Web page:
Phase 2 – Creation of a best practice document

With the help of UIC members, the GLCN has identified “Seven Principles for Risk Assessing Level Crossings” which are highlighted in this document.

French version: Meilleure pratique pour l’évaluation des risques aux passages à niveau

Engineering (road and rail)

  • Weaving at automatic half barrier crossings (use of lane separators/median strips)
  • Obstacle detection and photo enforcement methodologies
  • Many other solutions mentioned in the EC project “SAFER LC” coordinated by UIC - visit the SAFER-LC toolbox

Education, Human Factors, Awareness

  • Road signage (international driving issues)
  • Ensure that law enforcement authorities understand the risk levels at level crossings
  • Work in partnership with local communities including the education of level crossing users
  • Understanding why road users behave as they do at the road/rail interface
  • Inclusion of level crossing risks in driving school programmes
  • The main successful achievement in this field is without any doubt: ILCAD


  • Work closely with enforcement agencies such as the National Safety Authorities, local and transport police forces to determine joint efforts to combat the misuse of the “at-grade road/rail interface” (level crossing).
  • Equipment to deter and catch offenders
  • Developing relationships with police/enforcing agencies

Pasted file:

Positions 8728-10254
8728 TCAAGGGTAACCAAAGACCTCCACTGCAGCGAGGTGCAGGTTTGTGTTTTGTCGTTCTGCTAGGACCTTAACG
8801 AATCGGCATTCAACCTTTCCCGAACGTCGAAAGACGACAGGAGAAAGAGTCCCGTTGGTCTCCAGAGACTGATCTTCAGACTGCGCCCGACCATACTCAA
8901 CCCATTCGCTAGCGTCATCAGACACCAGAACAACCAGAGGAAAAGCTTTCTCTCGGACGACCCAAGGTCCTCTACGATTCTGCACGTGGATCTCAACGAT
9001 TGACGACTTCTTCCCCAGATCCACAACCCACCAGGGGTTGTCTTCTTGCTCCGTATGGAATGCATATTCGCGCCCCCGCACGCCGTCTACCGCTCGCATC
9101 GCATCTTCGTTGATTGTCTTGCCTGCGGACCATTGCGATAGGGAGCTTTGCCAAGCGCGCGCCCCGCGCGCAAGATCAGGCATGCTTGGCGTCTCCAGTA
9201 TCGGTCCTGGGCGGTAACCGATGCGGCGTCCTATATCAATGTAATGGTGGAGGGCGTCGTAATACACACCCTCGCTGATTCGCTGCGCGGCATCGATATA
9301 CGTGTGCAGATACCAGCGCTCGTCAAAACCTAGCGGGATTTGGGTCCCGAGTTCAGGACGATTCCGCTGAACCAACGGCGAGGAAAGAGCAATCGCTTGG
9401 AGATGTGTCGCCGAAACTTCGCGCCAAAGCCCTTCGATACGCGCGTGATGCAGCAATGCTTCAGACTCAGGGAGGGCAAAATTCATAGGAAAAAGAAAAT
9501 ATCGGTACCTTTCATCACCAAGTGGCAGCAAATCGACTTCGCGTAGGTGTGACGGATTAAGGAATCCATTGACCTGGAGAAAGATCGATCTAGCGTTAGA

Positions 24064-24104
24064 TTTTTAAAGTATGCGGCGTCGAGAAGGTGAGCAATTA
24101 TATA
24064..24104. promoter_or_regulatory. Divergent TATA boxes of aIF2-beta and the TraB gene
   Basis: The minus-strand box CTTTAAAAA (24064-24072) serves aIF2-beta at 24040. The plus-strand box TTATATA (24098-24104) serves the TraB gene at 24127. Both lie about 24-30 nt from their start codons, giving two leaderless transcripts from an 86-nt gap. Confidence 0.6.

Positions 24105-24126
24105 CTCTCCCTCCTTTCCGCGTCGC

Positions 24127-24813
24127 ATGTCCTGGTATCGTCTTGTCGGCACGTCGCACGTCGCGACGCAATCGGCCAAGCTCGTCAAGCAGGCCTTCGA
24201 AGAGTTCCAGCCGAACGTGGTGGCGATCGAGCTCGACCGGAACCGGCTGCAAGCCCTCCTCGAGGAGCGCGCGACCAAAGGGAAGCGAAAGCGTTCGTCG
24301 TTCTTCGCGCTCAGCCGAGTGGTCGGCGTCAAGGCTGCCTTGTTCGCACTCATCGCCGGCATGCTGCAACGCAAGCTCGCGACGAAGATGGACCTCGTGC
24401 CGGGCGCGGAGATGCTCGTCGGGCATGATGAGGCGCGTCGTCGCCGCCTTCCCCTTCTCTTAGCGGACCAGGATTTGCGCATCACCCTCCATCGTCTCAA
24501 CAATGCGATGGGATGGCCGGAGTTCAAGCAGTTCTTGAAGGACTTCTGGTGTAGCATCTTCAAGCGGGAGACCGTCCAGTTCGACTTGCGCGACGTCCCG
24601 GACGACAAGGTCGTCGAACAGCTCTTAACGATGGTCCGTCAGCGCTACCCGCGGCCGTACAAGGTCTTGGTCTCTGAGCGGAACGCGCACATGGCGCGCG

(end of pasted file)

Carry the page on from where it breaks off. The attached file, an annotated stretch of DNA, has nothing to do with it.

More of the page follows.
• Using enforcement data to adapt risk controls
  • Seeking publicity about enforcement outcomes to deter others


Each year almost 300 road users or pedestrians die in level crossing accidents (EU-28), causing economic damage estimated at €1 billion (ERA report on railway safety and interoperability in the EU - 2020). Of these fatalities, 98% are attributed to deliberate or undeliberate errors by the road users, either vehicle drivers or pedestrians.

Despite this, society still labels most fatal accidents at level crossings as a rail problem.

The rail community regards this as a particular problem largely because it is not possible to anticipate the actions of individual road vehicle drivers and pedestrians at level crossings despite a range of risk control measures. The actions and misuse by members of the public throughout Europe disproportionately account for over 25% of ALL accidents and 29% of all rail fatalities affecting safe rail operation.

Clearly this is a significant risk area for the rail sector.

However, of all road deaths in the EU (22,800 in 2019), only 1% occur at level crossings.
So a significant risk to the safe operation of the rail network is in fact only a small element of the overall road safety issue.